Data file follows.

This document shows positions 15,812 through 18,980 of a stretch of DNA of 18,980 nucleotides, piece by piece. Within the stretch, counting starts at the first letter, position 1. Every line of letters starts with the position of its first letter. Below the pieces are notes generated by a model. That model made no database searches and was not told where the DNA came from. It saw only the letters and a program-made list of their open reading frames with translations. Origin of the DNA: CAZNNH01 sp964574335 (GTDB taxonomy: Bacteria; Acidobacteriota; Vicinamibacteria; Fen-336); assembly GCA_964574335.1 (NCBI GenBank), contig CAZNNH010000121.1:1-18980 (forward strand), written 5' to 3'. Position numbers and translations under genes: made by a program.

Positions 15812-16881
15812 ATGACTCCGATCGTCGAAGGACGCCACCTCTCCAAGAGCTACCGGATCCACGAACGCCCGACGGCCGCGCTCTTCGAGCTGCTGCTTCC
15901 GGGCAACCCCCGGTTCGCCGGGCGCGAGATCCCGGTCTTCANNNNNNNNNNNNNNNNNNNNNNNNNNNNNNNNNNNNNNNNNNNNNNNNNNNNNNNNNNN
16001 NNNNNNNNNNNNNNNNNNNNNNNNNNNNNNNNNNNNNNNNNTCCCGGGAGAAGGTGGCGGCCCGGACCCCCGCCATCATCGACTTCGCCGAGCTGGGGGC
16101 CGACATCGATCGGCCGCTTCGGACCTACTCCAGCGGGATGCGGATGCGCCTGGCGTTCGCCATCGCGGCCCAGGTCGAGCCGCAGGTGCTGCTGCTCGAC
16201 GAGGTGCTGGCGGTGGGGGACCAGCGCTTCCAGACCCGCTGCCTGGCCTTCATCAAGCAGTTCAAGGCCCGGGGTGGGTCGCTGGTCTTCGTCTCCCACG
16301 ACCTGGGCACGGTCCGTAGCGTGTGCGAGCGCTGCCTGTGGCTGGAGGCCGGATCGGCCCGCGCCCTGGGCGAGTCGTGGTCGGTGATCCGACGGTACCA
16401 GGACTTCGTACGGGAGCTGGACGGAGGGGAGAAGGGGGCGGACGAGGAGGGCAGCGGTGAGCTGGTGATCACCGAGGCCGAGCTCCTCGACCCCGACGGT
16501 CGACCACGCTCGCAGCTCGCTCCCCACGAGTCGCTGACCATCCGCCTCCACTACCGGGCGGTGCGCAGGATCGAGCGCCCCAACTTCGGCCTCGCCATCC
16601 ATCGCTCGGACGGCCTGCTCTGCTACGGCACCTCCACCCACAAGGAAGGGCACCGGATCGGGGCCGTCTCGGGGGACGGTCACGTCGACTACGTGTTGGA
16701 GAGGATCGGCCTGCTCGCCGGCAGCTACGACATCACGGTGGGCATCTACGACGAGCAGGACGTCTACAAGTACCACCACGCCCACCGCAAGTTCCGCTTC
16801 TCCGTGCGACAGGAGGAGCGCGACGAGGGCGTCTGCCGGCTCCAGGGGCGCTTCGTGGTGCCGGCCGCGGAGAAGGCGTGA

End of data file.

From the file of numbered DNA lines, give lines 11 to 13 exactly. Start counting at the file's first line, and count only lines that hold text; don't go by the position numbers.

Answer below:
16601 ATCGCTCGGACGGCCTGCTCTGCTACGGCACCTCCACCCACAAGGAAGGGCACCGGATCGGGGCCGTCTCGGGGGACGGTCACGTCGACTACGTGTTGGA
16701 GAGGATCGGCCTGCTCGCCGGCAGCTACGACATCACGGTGGGCATCTACGACGAGCAGGACGTCTACAAGTACCACCACGCCCACCGCAAGTTCCGCTTC
16801 TCCGTGCGACAGGAGGAGCGCGACGAGGGCGTCTGCCGGCTCCAGGGGCGCTTCGTGGTGCCGGCCGCGGAGAAGGCGTGA